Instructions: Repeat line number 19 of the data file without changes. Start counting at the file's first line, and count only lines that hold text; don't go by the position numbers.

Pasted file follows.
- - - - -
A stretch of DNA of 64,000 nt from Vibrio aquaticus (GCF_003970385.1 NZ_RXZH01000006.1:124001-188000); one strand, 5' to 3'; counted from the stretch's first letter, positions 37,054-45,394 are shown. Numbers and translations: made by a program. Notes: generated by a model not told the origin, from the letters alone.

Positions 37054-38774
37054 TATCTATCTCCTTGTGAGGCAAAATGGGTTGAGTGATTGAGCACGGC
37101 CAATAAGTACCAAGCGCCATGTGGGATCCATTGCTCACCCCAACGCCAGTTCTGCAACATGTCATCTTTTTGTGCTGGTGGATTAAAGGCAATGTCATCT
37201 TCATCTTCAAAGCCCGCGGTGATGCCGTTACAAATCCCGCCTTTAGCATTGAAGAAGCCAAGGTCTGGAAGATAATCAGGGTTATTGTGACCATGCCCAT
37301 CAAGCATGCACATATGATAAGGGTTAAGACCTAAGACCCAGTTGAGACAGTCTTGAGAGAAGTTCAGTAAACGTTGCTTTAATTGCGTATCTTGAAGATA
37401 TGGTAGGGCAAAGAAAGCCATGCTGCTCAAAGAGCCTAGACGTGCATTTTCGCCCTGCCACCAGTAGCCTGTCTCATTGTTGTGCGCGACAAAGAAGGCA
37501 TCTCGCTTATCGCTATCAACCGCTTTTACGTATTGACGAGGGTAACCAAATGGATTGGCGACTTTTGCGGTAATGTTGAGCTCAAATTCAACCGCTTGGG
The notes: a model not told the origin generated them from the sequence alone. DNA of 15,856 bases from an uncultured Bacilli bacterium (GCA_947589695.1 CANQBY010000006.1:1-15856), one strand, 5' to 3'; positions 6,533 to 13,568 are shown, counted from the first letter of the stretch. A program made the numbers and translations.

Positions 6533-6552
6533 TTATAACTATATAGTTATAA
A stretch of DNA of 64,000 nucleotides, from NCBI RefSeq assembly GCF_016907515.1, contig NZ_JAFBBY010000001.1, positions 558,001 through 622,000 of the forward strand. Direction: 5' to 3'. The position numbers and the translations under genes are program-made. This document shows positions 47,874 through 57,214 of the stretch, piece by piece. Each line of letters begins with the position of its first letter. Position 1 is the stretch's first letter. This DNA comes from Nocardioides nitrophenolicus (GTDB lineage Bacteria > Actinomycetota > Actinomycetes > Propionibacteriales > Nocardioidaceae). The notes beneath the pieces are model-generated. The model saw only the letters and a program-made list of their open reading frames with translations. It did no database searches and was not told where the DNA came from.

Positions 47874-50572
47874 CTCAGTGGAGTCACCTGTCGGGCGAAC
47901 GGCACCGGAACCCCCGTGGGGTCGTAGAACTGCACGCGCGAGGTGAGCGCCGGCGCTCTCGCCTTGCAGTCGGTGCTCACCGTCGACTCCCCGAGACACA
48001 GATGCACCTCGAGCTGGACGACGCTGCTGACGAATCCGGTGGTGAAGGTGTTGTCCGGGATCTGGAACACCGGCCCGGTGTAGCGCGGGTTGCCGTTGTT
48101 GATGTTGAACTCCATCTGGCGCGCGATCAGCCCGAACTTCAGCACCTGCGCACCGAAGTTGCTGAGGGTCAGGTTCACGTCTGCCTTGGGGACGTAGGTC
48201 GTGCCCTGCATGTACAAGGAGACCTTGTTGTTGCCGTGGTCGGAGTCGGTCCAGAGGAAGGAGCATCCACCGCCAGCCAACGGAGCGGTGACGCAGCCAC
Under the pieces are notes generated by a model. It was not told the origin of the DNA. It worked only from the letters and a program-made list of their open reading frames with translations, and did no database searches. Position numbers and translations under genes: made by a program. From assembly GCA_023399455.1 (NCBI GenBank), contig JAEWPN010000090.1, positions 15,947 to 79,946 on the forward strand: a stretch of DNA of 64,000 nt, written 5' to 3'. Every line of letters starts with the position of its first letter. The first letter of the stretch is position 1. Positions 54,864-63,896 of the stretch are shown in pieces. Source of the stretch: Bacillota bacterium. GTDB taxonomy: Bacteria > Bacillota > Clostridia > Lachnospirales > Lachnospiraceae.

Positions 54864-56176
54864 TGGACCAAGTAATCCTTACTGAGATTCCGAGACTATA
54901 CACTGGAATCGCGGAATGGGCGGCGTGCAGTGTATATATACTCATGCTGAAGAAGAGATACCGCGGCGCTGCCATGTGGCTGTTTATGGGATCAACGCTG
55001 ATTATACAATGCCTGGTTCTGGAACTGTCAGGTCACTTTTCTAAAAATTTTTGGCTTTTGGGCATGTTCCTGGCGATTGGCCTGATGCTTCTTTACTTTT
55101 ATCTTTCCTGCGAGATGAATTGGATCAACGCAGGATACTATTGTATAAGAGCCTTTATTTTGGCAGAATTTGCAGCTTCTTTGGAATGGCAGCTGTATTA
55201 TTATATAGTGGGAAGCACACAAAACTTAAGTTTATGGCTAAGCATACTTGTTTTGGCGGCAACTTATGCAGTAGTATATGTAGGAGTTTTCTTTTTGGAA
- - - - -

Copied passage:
Under the pieces are notes generated by a model. It was not told the origin of the DNA. It worked only from the letters and a program-made list of their open reading frames with translations, and did no database searches. Position numbers and translations under genes: made by a program. From assembly GCA_023399455.1 (NCBI GenBank), contig JAEWPN010000090.1, positions 15,947 to 79,946 on the forward strand: a stretch of DNA of 64,000 nt, written 5' to 3'. Every line of letters starts with the position of its first letter. The first letter of the stretch is position 1. Positions 54,864-63,896 of the stretch are shown in pieces. Source of the stretch: Bacillota bacterium. GTDB taxonomy: Bacteria > Bacillota > Clostridia > Lachnospirales > Lachnospiraceae.